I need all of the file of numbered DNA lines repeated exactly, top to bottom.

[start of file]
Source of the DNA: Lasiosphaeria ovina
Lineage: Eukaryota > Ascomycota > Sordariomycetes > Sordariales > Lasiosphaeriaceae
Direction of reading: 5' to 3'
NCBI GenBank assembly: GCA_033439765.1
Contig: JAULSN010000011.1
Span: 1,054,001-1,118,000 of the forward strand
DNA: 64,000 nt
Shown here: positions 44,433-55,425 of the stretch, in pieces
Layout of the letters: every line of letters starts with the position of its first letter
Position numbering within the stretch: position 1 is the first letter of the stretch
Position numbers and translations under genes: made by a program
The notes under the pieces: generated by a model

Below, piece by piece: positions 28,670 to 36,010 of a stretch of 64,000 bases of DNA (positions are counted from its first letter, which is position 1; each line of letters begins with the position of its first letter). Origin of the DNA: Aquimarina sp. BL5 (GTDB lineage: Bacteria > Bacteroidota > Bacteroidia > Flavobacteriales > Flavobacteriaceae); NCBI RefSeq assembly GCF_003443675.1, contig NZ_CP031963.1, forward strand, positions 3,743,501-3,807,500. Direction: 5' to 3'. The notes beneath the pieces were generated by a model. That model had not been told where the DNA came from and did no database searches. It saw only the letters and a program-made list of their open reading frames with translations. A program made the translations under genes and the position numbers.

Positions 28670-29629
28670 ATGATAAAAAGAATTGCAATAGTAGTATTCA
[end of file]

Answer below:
Source of the DNA: Lasiosphaeria ovina
Lineage: Eukaryota > Ascomycota > Sordariomycetes > Sordariales > Lasiosphaeriaceae
Direction of reading: 5' to 3'
NCBI GenBank assembly: GCA_033439765.1
Contig: JAULSN010000011.1
Span: 1,054,001-1,118,000 of the forward strand
DNA: 64,000 nt
Shown here: positions 44,433-55,425 of the stretch, in pieces
Layout of the letters: every line of letters starts with the position of its first letter
Position numbering within the stretch: position 1 is the first letter of the stretch
Position numbers and translations under genes: made by a program
The notes under the pieces: generated by a model

Below, piece by piece: positions 28,670 to 36,010 of a stretch of 64,000 bases of DNA (positions are counted from its first letter, which is position 1; each line of letters begins with the position of its first letter). Origin of the DNA: Aquimarina sp. BL5 (GTDB lineage: Bacteria > Bacteroidota > Bacteroidia > Flavobacteriales > Flavobacteriaceae); NCBI RefSeq assembly GCF_003443675.1, contig NZ_CP031963.1, forward strand, positions 3,743,501-3,807,500. Direction: 5' to 3'. The notes beneath the pieces were generated by a model. That model had not been told where the DNA came from and did no database searches. It saw only the letters and a program-made list of their open reading frames with translations. A program made the translations under genes and the position numbers.

Positions 28670-29629
28670 ATGATAAAAAGAATTGCAATAGTAGTATTCA